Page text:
Suffering isn't the issue. "For us" isn't the issue.
Penal suffering is the problem. We believe Christ suffered for us. We do not believe Christ was punished for us.
I have thought about this question quite a bit lately. Whether penal retribution or liberal theology's example of love it is pretty disgusting to our modern (or post modern) mindset to sacrifice your son as an example of love to all humankind OR to satisfy your own wrath.
A. We think differently than the ancients. We might be the ancient Church's inheritors and we may follow the ancient Church's liturgy and Tradition but we do not THINK like them. What communicated a theological reality to them may be lost on us. Just like committing genocide against the Canaanites (which never actually happened even according to the actual testimony of the old testament / there were a few pitched brutal battles then assimilation on Israel's part and capitulation on Canaanites part). But some ancient editor of the Pentateuch and Joshua thought it an effective communication technique to posit YHWH as a bigger badder God than theirs who commands us to wipe them out
B. We CAN relate to Jesus of his own volition choosing to suffer for us and by whose voluntary stripes we are healed.
C. We have ABSOLUTELY NO understanding of the inner workings and unity/ communion of the Holy Trinity to know how the will of one is the will of the other Persons so it really is a mystery how/why the son suffered.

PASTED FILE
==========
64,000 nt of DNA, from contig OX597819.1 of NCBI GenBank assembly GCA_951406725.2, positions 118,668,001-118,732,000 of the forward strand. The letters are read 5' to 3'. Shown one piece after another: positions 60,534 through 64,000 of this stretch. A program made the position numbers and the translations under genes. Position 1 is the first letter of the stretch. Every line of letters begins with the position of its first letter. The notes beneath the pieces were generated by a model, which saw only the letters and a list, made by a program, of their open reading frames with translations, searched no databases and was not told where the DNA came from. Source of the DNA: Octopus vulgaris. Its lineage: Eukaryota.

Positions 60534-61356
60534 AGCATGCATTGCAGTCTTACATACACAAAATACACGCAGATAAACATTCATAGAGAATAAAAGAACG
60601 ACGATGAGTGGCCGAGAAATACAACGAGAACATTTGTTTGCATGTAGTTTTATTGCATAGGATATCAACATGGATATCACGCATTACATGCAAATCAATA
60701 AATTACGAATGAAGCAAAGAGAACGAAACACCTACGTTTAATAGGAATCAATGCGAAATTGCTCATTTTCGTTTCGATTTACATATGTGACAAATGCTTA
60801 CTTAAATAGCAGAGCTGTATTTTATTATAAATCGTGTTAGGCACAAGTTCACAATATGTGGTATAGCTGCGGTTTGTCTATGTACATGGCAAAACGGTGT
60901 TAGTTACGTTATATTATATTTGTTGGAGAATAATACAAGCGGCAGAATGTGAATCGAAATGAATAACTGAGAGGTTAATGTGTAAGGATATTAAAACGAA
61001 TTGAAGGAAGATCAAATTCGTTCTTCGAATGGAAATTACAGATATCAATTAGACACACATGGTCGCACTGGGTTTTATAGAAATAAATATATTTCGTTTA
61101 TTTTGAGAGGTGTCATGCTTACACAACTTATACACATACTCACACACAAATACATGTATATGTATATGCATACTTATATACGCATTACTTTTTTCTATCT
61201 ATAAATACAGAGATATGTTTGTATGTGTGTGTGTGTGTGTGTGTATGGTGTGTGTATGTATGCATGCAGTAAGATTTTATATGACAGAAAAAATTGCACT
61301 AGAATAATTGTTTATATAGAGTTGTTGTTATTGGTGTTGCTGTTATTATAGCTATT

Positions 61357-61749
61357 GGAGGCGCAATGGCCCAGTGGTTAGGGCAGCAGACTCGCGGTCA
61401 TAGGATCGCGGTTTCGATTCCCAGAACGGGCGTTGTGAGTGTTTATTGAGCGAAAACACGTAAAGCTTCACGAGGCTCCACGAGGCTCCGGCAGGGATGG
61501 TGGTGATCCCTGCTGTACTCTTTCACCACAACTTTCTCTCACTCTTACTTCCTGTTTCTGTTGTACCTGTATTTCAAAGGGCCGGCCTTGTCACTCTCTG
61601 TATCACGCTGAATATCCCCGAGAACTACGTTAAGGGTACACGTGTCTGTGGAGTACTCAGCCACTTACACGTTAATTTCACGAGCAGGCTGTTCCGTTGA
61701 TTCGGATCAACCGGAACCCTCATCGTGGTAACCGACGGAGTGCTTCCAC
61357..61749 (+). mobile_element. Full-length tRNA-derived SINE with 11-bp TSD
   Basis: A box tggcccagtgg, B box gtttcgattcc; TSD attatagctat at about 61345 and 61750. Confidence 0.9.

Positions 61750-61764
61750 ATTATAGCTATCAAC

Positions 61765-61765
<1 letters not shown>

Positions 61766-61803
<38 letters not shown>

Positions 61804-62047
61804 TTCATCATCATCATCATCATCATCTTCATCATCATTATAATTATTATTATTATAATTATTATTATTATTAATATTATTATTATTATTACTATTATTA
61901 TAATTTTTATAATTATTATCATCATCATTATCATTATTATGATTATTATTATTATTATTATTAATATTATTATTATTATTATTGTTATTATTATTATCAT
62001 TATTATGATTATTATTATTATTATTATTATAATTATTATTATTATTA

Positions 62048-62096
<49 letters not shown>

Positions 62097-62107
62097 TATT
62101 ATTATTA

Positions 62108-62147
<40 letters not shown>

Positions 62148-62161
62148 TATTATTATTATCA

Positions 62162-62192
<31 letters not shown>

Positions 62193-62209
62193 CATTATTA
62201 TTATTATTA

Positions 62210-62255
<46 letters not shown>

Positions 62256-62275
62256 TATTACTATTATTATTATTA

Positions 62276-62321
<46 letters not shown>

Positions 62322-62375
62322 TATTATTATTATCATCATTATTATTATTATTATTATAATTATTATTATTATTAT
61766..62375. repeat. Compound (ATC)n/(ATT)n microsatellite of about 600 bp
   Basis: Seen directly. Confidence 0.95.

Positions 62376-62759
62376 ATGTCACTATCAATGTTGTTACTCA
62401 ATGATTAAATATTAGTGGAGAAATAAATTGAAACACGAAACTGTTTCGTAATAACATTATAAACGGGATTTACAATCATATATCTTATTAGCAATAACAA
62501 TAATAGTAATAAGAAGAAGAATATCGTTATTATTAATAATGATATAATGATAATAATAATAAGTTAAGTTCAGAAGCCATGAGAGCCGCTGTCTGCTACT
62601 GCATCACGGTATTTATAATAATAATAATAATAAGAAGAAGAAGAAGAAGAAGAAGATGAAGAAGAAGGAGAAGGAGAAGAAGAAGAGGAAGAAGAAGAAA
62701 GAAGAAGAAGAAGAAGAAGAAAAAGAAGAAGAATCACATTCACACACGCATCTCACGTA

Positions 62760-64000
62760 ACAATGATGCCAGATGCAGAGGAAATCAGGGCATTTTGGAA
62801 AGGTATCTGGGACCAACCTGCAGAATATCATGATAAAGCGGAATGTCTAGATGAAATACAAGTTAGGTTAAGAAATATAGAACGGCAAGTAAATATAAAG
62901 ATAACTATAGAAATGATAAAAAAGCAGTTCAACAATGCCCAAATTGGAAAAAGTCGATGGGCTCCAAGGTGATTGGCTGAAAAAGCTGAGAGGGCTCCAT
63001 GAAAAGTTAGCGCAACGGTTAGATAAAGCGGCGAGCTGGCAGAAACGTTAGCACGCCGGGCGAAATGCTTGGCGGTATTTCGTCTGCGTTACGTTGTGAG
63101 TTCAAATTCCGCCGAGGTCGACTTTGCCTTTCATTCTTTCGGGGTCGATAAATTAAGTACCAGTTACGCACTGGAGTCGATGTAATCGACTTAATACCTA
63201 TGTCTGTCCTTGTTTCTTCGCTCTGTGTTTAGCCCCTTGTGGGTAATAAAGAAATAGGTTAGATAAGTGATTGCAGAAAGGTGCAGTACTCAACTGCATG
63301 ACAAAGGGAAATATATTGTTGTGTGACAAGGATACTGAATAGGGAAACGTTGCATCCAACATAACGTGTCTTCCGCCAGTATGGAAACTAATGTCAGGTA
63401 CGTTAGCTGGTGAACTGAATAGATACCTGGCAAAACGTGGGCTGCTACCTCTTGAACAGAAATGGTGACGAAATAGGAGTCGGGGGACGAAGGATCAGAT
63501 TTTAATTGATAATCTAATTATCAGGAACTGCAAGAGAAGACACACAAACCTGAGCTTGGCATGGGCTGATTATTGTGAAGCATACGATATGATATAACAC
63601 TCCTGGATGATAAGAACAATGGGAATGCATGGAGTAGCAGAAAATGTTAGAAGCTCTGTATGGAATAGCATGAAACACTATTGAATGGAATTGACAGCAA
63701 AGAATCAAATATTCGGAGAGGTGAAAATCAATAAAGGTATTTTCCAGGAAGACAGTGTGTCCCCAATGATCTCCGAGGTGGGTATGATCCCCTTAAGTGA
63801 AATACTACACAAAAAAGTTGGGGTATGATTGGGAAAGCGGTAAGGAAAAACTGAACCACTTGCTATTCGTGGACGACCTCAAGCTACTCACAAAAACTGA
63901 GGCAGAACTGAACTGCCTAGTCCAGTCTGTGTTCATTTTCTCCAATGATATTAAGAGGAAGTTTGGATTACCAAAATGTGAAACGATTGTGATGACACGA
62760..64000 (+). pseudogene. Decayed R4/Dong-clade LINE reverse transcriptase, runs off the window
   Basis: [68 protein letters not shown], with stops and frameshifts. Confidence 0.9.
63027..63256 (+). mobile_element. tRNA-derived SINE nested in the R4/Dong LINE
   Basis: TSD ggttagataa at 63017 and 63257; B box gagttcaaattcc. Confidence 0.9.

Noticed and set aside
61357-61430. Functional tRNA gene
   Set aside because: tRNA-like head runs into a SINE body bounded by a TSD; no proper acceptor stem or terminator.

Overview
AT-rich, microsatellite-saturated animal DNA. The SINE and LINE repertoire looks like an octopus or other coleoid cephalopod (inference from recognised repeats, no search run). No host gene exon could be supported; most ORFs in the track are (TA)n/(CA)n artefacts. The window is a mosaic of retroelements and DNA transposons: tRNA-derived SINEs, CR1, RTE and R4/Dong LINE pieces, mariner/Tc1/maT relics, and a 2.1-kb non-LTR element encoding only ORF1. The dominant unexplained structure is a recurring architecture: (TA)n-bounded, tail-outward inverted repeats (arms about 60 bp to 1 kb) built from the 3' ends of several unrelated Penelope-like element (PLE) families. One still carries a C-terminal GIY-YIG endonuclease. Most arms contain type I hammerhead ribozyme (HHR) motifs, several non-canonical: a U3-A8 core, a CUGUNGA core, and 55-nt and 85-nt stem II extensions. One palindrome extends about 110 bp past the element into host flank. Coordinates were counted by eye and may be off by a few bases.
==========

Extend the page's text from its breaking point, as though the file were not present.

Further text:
D. The ransom theory is slightly less problematic than satisfying wrath or giving a pretty expensive and precious ( to say the least) "example" of love because the ONE actually rescues the many and if you look at the Aslan analogy ala CS Lewis (a deeper magic mandated the ultimate rescue of the ONE through resurrrection and tricked the witch/devil; however it still doesn't address the suffering of the ONE) you still have the dilemma of how can God "owe" a debt to the devil? Or the ethicality of the " trick" of a deeper magic.
E. Rescuing from sin and death is the one reality we can best relate to and is most readily grasped by our modern/postmodern minds.
This makes me more readily appreciate the true mystery of the cross and Orthodoxy's non dogmatic embrace of all the paradigms for approximatetely describing (but not explaining) a mystery as well as Orthodoxy's leaning toward ransom and especially rescuing from sin and death.